Static adhesion assay was performed as previously described with modifications . HUVECs were seeded onto 6-well plates at a density of 5 × 104 cells/well. Then LOVO or sw48 cells which stably transfected with GFP (pretreated with or without HGF or CC-CAFs CM) were plated (5 × 104 cells/well) and incubated for 30 min at 37 °C. The unattached cells were gently washed twice with 10% FBS-containing DMEM, the count of tumor cells adhered to HUVECs was examined under fluorescence microscopy. Then cells were digested with 0.25% trypsin, the SW48-GFP/LOVO-GFP cells and HUVECs were quantified by flow cytometry (BD, FACSVerse). The ratio of adhered sw48-GFP/LOVO-GFP cells to HUVECs were calculated as the ratio of sw48-GFP/LOVO-GFP cells to 5 × 104 cells.
Quantitation of SDF-1 and HGF by enzyme-linked immunosorbent assay (ELISA)
Conditioned medium from the CC-CAFs was collected and HGF ELISA kit (eBioscience, CA, USA) was used to determine the concentration of HGF in CC-CAFs according to instruction of manufacturer. All tests were performed in duplicate. The plate was read at a wavelength of 450 nm. The concentration of HGF (pg/ml) was defined by making a standard curve with recombinant HGF. F12 without supplements served as the control. Expression of SDF-1 was investigated in a similar way using a human SDF-1 ELISA kit (eBioscience, CA, USA).
Western blotting was carried out according to the standard protocols described previously . We used primary antibodies raised against GAPDH (Santa Cruz Biotechnology, Biotechnology, CA, USA), Met, AKT, phospho-Met, phospho-AKT (Cell Signaling Technology, MA, USA), α-SMA, FSP and CD44. Goat anti-mouse and anti-rabbit antibodies conjugated with horseradish peroxidase were used as secondary antibodies (1:2000, Jackson ImmunoResearch, PA, USA). Protein bands were detected using enhanced chemiluminescence (ECL) reagents (Dura, Pierce, NJ, USA).
We performed the migration of SW48 and LOVO cells using Transwell chambers (Corning, MA, USA) in a 24-well plate containing 8-µm pores as our previously mentioned . Tumor cells in serum-free F12/DMEM were placed in the upper chambers and F12/DMEM containing 20% FBS was placed in the lower chamber. After 24 h, the cells that had migrated towards lower chamber were fixed with 4% paraformaldehyde for 10 min, then stained with crystal violet, and finally counted by bright-field microscopy.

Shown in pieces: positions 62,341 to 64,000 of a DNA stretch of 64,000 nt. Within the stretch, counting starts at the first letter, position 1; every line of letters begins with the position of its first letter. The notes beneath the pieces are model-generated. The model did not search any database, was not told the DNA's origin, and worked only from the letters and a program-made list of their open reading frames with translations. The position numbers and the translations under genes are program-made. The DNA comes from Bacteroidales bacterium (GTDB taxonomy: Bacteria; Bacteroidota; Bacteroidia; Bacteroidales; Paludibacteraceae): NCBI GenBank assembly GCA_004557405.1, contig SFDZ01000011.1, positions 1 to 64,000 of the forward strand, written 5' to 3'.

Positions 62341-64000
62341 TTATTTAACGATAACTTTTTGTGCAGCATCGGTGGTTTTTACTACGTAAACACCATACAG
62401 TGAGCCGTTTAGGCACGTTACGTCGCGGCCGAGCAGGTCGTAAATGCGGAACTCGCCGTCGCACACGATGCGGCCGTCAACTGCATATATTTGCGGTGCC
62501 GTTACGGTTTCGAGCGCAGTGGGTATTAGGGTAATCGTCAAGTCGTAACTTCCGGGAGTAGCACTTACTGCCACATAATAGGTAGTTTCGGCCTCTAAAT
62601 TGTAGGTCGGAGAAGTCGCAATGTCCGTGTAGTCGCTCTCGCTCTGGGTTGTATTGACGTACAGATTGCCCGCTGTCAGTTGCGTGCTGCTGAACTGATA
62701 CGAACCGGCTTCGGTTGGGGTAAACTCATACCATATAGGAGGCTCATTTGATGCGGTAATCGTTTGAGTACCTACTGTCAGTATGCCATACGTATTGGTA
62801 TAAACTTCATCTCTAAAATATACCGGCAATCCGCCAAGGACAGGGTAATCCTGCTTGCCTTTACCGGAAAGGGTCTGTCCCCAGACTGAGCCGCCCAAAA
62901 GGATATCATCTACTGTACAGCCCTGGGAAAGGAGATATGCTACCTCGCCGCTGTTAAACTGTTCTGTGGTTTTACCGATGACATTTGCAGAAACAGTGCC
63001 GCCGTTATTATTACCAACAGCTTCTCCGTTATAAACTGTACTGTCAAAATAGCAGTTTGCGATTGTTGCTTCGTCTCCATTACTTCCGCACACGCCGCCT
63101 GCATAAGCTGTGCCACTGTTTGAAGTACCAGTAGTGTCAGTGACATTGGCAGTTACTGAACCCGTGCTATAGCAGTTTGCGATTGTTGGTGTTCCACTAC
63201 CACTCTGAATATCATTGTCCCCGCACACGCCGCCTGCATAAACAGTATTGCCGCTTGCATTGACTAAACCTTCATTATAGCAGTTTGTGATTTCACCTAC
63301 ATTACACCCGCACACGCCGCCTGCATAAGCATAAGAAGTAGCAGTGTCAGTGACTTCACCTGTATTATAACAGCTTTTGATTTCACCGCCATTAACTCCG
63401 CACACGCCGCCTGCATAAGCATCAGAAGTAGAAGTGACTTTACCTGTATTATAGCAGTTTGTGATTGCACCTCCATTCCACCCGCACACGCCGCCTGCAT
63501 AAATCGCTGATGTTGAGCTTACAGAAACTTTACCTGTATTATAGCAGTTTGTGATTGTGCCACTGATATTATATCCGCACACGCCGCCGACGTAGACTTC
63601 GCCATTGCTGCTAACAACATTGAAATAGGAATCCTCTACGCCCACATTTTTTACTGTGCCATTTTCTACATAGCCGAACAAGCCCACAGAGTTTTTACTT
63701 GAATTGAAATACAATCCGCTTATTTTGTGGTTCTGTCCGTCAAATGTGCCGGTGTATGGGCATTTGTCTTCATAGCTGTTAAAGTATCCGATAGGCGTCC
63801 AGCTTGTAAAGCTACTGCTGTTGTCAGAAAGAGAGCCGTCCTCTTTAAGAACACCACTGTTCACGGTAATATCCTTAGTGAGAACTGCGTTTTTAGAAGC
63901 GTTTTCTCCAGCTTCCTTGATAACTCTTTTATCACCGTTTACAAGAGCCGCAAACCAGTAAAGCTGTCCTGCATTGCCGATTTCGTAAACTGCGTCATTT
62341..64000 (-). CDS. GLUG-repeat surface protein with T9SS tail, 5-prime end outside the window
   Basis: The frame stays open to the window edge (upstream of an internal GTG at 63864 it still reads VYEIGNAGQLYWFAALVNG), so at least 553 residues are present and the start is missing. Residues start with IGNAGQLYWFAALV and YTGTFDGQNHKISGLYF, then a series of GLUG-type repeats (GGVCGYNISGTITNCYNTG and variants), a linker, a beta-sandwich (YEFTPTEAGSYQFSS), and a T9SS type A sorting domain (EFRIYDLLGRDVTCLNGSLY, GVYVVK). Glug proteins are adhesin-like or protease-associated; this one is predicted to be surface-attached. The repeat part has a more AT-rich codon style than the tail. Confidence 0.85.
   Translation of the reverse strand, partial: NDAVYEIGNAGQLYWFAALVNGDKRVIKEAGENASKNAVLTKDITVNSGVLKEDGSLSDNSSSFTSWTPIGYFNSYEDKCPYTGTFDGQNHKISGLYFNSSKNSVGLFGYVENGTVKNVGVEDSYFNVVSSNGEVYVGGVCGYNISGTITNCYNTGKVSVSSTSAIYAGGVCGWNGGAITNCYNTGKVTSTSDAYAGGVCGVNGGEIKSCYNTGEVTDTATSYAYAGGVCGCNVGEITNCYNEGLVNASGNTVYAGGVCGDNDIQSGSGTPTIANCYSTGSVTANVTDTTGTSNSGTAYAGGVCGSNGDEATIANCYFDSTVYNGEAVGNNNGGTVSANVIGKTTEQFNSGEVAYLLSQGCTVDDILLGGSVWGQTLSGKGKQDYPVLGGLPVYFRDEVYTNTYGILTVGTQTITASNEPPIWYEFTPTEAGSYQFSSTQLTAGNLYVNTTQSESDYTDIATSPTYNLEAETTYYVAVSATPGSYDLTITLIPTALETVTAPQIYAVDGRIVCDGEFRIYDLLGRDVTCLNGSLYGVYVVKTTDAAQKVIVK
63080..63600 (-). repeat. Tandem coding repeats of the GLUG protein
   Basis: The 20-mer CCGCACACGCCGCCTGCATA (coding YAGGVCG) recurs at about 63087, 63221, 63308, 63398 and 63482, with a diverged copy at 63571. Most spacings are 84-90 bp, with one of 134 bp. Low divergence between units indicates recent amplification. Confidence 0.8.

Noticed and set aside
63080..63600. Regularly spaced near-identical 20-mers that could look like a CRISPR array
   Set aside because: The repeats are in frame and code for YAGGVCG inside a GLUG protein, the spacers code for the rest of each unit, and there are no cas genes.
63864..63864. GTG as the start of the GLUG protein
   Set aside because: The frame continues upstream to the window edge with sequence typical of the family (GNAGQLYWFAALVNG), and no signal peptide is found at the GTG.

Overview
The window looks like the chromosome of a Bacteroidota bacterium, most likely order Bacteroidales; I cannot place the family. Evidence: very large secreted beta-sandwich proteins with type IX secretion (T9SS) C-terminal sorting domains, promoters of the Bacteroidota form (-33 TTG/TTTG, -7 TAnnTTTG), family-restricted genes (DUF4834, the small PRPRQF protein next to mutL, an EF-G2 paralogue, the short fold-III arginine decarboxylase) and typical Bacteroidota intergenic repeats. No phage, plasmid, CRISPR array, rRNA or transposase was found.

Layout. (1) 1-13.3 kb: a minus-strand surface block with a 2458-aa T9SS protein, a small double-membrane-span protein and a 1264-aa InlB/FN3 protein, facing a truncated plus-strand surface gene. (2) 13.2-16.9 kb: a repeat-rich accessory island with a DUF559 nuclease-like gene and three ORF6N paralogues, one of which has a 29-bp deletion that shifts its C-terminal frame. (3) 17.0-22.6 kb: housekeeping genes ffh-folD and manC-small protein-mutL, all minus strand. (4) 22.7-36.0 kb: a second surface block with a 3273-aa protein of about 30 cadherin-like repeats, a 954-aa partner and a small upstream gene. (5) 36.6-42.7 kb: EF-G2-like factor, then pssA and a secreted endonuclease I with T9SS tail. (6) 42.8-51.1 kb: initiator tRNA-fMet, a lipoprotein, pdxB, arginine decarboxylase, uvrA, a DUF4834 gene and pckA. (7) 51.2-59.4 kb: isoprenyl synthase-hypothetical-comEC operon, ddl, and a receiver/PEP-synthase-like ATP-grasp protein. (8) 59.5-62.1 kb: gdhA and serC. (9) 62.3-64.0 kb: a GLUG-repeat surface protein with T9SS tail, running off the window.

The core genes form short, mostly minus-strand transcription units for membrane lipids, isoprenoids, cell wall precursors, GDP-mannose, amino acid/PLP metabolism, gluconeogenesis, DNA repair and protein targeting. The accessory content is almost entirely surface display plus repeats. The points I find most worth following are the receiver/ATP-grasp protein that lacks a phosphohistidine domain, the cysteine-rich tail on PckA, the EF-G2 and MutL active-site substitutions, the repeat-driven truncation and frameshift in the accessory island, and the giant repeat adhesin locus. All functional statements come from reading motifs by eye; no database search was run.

RNA extraction and real-time polymerase chain reaction (PCR) assays
Total RNA was extracted using TRIzol Reagent (Invitrogen, CA, USA) following the manufacturer’s protocol and was reverse-transcribed into complementary DNA (cDNA) using a Superscript Reverse Transcriptase Kit (Transgene, France). Super SYBR Green Kit (Transgen, France) was used to carry out real-time PCR in ABI7300 real time PCR system (Applied Biosystems). Following specific primer was used: GAPDH (5′-GAGAGACCCTCACTGCTG-3′ and 5′-GATGGTACATGACAAGGTGC-3′); vimentin (5′-AGTCCACTGAGTACCGGAGAC-3′ and 5′-CATTTCACGCATCTGGCGTTC-3′); fibroblast activation protein (FAP) (5′-ATGAGCTTCCTCGTCCAATTCA-3′ and 5′-AGACCACCAGAGAGCATATTTTG-3′); ACTA2 (5′-AAAAGACAGCTACGTGGGTGA-3′ and 5′-GCCATGTTCTATCGGGTACTTC-3′). PCR was performed according to instruction: 95 °C for 10 min; and 40 cycles of 95 °C for 15 s and 60 °C for 1 min. The relative gene expression levels for vimentin, FAP and ACTA2 were normalized against that of GAPDH in each sample, and each sample was run in triplicate and averaged.
shRNA transductions and HGF treatment
For HGF, treatment cells were seeded at a concentration of 6 × 105 cells/well in a six well plate. After 24 h, the cell media was changed to serum-free media for an additional 24 h. Recombinant human HGF (PeproTech, USA) was then added to the wells at different concentration for 12 h. For shRNA transduction, CD44 shRNA and control shRNA expression lentiviral particles were purchased from Genechem Co (China, shanghai), lentiviral transduction was performed as mentioned previously.
Orthotopic liver metastatic model
Animal assay were performed according to Wuhan Medical Experimental Animal Care Guidelines and were carried out in 6–10-week-old BALB/c mice bred in specific pathogen-free condition of the Animal Research Center of Tongji Medical College of Huazhong University of Science and Technology (Wuhan, China) approved by The Tongji Hospital of Huazhong University of Science and Technology. The liver metastasis model was based on orthotopic CRC model established previously with modification. Briefly, an abdominal midline incision was performed, the cecum exposed, and 5 × 105 CT26-GFP cells (in 50 μl Matrigel) were injected into the cecal wall. Then, the cecum was rinsed with distilled water to kill leaked tumor cells and repositioned into the abdomen. The abdomen and skin were closed using running suture. After 3 weeks, the mice were sacrificed, and the metastatic sites of liver were isolated. Then, Metastatic tumor fragments were minced into 1-mm cubes and digested in collagenase IV (Invitrogen, CA, USA) for 3 h at 37 °C, digested cells were washed twice with complete cell culture media and transferred into RPMI1640 (Invitrogen, CA, USA) containing 10% FBS and 1% penicillin/streptomycin and 1 μg/ml puromycin to eliminate cells except CT26-GFP cells derived from liver metastatic site, after selection process, the cells were analyzed by flow cytometry and western blotting.